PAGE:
By Jackie Stone
The Cove Herald
After his long wavy black hair was cut off, 15-year-old Steven Jaramillo held up the two 10-inch ponytails as if they were prize fish.
"It's so thick. I did not realize it was this thick," he said.
Next to him, his mother, Linda Jaramillo, admired the almost 2-foot-long braid of dark hair that had come from her head.
The mother-son pair went to Hair Artist in Copperas Cove on Tuesday to have several years of hair growth chopped off so they could donate it to Locks of Love.
Locks of Love is a nonprofit organization that takes donated hair and makes wigs for children and teens under 21 years old who have lost their hair from disease and can't afford to buy human hair wigs.
Tanja Weary, owner of the salon, wielded the scissors and said the hair should be enough to make about four wigs.
As a stylist, Weary said she sees what a good or bad haircut can do for a person's outlook and can't imagine what losing hair to cancer would be like.
"Imagine not having it. It's one thing to cut it all off, to choose to. But having it fall out because something invaded your body and took over ...," Weary said as she styled Linda's newly shoulder length hair.
"It's like your crown," Linda said.
Linda said she has grown her hair out to several feet in length several times, but never thought to donate it until her mother-in-law was struck by cancer.
"My mother-in-law passed away from cancer a few years ago. The last photo we have of her, she was completely bald," Linda said. "I never talked to her about wearing a wig or how she felt."
Linda's mother-in-law died several years ago. About three years ago, Linda said she decided to grow her hair out again and donate it to cancer patients.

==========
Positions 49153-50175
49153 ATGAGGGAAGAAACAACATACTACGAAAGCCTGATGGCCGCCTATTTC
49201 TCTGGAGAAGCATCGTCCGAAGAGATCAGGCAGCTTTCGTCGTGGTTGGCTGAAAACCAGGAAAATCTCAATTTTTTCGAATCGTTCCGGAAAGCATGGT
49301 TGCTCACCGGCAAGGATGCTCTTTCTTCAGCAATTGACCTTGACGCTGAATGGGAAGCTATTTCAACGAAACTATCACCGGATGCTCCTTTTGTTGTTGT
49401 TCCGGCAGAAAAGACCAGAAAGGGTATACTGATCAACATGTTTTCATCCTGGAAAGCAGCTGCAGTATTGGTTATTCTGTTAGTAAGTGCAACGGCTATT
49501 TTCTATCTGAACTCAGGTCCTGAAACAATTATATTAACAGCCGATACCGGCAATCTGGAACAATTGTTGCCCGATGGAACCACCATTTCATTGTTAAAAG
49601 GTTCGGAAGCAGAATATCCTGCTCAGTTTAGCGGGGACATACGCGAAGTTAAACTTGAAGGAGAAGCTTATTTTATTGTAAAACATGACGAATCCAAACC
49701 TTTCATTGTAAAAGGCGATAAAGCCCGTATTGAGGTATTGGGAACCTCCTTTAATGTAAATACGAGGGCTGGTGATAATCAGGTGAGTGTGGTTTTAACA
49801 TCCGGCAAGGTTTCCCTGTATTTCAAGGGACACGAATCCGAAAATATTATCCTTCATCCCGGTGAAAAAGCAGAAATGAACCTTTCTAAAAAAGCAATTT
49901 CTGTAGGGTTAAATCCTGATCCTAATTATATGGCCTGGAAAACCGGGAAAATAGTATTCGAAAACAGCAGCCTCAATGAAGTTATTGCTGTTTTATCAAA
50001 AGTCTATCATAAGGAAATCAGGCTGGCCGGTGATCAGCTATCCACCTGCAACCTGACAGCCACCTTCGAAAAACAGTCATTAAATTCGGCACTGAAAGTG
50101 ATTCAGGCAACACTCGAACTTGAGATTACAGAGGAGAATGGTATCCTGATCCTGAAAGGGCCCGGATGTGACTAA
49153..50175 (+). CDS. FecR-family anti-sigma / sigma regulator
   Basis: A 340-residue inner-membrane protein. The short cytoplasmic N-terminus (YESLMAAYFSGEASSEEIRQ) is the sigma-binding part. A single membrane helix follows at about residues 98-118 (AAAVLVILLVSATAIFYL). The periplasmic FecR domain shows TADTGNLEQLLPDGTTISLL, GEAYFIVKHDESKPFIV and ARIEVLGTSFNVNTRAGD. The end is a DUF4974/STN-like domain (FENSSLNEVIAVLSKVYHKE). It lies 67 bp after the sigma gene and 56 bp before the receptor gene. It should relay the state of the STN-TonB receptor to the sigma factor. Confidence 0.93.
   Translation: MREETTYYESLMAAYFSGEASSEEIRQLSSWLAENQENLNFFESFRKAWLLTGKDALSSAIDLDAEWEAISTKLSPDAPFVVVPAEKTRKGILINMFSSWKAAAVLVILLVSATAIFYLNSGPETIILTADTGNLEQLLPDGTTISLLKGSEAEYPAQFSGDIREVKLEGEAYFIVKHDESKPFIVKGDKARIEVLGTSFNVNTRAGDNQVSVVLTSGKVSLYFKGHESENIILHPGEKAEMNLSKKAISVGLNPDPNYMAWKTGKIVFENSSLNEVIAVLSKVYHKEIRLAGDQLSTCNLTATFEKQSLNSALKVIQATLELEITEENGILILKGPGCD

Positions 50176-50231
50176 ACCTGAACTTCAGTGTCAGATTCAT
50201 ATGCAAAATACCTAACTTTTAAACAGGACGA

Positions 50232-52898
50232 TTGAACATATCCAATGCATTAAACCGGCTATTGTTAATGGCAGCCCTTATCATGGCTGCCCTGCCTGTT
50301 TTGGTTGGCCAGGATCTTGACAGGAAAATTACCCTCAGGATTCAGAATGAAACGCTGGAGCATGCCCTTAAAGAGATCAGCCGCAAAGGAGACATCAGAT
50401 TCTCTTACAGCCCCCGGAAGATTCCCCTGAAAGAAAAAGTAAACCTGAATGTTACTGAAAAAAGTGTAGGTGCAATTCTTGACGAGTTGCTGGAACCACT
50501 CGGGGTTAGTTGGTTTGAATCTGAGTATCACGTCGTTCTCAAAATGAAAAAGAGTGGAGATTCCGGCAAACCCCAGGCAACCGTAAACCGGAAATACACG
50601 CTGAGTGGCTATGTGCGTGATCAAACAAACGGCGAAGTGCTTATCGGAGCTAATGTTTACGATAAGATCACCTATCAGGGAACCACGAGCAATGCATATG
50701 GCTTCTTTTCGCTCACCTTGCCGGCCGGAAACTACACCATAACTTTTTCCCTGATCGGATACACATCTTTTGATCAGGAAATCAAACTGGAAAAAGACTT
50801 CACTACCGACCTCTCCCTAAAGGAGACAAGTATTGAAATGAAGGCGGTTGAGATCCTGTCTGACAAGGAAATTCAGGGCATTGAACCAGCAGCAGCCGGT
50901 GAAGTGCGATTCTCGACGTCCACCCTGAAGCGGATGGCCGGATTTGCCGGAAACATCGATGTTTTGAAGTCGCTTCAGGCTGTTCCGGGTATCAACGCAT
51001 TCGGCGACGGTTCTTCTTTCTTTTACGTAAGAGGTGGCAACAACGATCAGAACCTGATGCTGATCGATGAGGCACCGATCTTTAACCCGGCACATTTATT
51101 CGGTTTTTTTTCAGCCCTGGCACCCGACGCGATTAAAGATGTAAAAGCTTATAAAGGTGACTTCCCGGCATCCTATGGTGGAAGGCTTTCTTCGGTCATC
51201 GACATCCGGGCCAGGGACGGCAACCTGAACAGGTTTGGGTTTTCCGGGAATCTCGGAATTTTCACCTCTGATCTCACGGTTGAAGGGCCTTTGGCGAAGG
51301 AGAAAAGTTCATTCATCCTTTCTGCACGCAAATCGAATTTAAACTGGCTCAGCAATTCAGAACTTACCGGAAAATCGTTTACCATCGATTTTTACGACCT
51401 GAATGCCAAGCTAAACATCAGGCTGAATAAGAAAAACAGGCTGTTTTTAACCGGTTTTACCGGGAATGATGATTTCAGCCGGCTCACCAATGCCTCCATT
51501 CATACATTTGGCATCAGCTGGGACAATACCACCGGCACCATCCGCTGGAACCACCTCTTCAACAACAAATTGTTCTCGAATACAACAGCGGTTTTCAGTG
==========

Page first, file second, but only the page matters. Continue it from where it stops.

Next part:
"I decided, and I thought, 'I should have been giving it all along," she said. "I hope that we can bring awareness to get other people to go out and do this."
Linda convinced her son Steven to start growing his hair out, too about a year and a half ago, the summer before his freshman year of high school.
The teenager, who is involved in band and church activities, said some people gave him a hard time about the long hair, including his best friend, Bianca Ellingson.
After telling her friend to get a haircut every day since he started growing it, Ellingson, 15, came to see Steven's ponytails come off.
"I was probably the worst one," she said.
Afterward Ellingson said she was glad he did it and helped Steven pick out a new, short style.
"Some of my old friends say when they look at me from the back I look like a girl, so hopefully this will stop that," Steven said. "I'm excited, but also kinda nervous. It's a big change."
The Jaramillos planned to mail the hair to Locks of Love. Weary said in her four years owning Hair Artist, she has had two other people come in to donate to Locks of Love.
Weary said she has known the family for several years and thought the donation was a big deal because of what it could mean for people with cancer.
"You never know if a family or a friend is going to be in this position," she said.
"With this, they can stop worrying about their hair and focus on getting better."
Contact Jackie Stone at firstname.lastname@example.org or (254) 501-7474. Follow her on Twitter at @KDHcoveeditor.